Posted by Avalon D
Feature image by LoboStudioHamburg
Ever since I was little, I wanted to be an amazing chef who owned and managed a restaurant. My oldest cousin Jordan and his fiancé Jamie attended the Culinary Institute of America in New York City, and now own and operate their own restaurant called Deru Market in a small suburb of Seattle. Last winter, they convinced my parents into letting me fly to Seattle with Jordan’s Sister, Hannah, after school was out. They knew how much I enjoyed being in the kitchen so they invited me to spend a week with them cooking, baking, and learning the ropes of the culinary field. This seemed like a great opportunity to test out a possible profession that I may want to go into.
I couldn’t wait to be doing what I love in a real kitchen, truly learning from the best. Time seemed to drag on, but winter soon melted into spring and my excitement grew like the daffodils in our front yard.
All winter I forced myself to babysit for families at my church whose kids made me want to pull my hair out and scream. It was torturous and almost not worth it for the amount of money I was making, but when I finally made enough for a round trip plane ticket, I suddenly found that I was much too busy to babysit annoying five year olds.
The night before our flight, I sat on Hannah’s bed watching her pack. Her suitcase was enormous as if she were going out of the country for weeks on end.
She began stuffing shoes in the already overflowing bag saying to herself, “You never know what you’re going to need,” giving a big shove with all her weight trying to push down the many garments. I was wondering why she packed heels when we would be working long hours on our feet, but I refrained.
When the morning of our flight finally arrived, we woke up early to make it to the airport on time. It was loud, bustling, and crowded. People of all different nationalities young and old were wheeling suitcases, carrying backpacks, and sipping on Starbucks coffee running on little sleep. Once my dad dropped us off, I realized Hannah didn’t quite seem to know what she was doing. Clueless, but excited, we managed to make it on the plane with just minutes to spare.
When we landed at the Seattle airport, we quickly found our lugged and rounded the corner to see the chefs wearing big smiles and open arms.
Pike Place Market
On the first day, we walked around the famous Pikes Market. The cool breeze off the bay smelled like the salty sea and the vibrant colors of fresh flowers and fruits were being sold and bought by the constant flow of people. Street musicians played happy, upbeat rhythms and drew crowds of impressed onlookers. Behind tables of highly packed ice, scruffy looking men shouted and sang while tossing huge, strange looking fish back and forth while they filled customers orders.
For lunch we sat on a hill overlooking the bay eating freshly baked Italian bread, soft cheeses, juicy red raspberries and sparking water. By the end of the sightseeing day, I was totally exhausted but couldn’t wait to start work the following morning.
We arrived at Deru around 6:30 to prepare for the busy day ahead and suited up with chef coats, aprons, side towels and kitchen clogs. Making pizza dough was first on the agenda of many, so we washed up and started kneading while Jordan started the fire for the oven.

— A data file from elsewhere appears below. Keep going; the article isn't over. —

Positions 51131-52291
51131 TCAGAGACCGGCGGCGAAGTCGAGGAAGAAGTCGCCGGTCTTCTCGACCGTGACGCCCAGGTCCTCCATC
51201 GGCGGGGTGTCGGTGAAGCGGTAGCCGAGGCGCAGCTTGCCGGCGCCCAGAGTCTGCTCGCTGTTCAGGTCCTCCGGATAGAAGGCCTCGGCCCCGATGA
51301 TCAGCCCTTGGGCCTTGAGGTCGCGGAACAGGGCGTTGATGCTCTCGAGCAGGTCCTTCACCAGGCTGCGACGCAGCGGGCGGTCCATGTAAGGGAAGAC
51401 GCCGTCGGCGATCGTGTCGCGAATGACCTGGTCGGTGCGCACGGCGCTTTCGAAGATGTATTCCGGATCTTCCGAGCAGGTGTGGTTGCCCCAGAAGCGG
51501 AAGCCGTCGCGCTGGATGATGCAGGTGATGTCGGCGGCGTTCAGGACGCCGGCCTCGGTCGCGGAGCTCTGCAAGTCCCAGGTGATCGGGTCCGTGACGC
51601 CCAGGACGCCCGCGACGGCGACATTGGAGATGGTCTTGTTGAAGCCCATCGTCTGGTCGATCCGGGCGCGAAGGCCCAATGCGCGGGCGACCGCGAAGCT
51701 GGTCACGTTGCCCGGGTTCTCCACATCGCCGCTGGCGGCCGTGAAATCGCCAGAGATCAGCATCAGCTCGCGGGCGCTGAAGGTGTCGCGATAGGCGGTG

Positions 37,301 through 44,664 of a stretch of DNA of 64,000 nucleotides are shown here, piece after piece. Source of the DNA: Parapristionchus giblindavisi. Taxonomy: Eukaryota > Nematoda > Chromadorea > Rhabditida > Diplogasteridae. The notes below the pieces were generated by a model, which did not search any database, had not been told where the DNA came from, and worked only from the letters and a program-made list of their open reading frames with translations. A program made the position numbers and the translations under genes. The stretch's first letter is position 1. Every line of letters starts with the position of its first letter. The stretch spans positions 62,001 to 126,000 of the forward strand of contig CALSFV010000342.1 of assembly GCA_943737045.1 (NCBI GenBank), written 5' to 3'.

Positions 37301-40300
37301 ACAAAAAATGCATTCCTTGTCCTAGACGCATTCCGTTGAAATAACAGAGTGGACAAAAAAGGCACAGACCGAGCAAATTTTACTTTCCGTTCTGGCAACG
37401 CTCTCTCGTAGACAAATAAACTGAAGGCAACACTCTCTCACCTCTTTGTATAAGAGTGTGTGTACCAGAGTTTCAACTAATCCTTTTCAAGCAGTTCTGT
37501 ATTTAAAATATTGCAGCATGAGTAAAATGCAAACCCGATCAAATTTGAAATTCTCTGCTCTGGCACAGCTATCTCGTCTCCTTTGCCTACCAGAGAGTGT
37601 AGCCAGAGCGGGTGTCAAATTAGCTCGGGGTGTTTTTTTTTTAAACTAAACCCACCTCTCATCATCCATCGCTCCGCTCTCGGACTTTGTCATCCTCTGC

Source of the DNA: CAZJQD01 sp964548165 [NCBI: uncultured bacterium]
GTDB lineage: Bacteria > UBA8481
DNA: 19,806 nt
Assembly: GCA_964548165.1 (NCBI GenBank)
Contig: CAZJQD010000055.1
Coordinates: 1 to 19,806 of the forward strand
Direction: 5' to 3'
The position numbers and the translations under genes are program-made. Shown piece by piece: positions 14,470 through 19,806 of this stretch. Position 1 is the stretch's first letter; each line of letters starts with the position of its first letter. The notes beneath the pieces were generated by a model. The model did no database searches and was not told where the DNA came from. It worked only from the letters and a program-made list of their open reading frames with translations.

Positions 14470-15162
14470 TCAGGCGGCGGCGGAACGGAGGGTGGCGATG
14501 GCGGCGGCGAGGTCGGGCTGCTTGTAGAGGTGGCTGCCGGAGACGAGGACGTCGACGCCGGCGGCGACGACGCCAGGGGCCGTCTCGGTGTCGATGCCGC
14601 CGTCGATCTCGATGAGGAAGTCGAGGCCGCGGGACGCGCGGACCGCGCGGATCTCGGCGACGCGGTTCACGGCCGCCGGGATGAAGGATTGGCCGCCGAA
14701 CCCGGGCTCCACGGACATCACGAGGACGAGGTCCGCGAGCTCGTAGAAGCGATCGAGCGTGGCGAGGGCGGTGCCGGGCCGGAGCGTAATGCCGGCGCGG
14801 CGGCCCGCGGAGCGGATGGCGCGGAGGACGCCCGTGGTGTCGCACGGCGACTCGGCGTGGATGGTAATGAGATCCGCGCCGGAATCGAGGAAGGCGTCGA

Hannah and I scooped and froze over a thousand cookies for the weeks ahead. My wrist ached with every scoop, chocolate chip, peanut butter, oatmeal glaze, and white chocolate cranberry. On top of serving customers and preparing food for catering events, we baked fruit hand pies, cakes, breads, and scones, chopped vegetables, assemble salads, fillet salmon and the list goes on.
Deru was always busy, the bell above the door sounded continuously. The heavenly scent of freshly baked bread, warm cookies, and sweet scones filled the air causing customers to leave with bags of goodies and big contagious smiles. While Jamie ran the cash register, orders stacked up on the side table. Jordan tossed up dough, quickly twirling it above his head, and minutes later it was in the wood fired oven with a dozen other pizzas and sandwiches almost ready to be delivered.
Growing by the Minute
Deru is a local, all organic, neighborhood eatery that had only been open for a year but was already so successful. With only four employees they were able to run the Market Tuesday through Saturday and cater weddings and social gatherings.
The building consisted of a deli case with a cash register and glass doors leading into a big kitchen. Since then, Deru has grown in every aspect. A huge remodel was done that added a sitting area and a full bar to the restaurant. The team now consists of twenty-one talented staff members who do a great job in making Deru what it is today.
Work Work Work
By the time the week was over, Hannah had only worn one fourth of the clothes in the suitcase and one fifth of her shoes!
I learned so much from Jordan and Jamie while working in a real kitchen setting, getting a feel for what its like to be a chef.
One of the many things I have learned from them is that being an owner of a business is a lot of work and standing on your feet for fifteen hours a day does not feel good. But the only reason we do it is for pure passion, for the love of it and the joy it fill us with. It requires strength, determination, commitment, and little sleep.
Because of my experience at Deru, I was inspired to try out for the culinary team at the high school to hopefully further my skills in the cooking field. I made it on the team and have loved the challenges it continues to bring me.
I am still indecisive about what I want to do career wise, but I know that whatever I decide to pursue I will always have cooking to fall back on. Meanwhile, I found some nicer kids to babysit to earn money for next summer’s trip!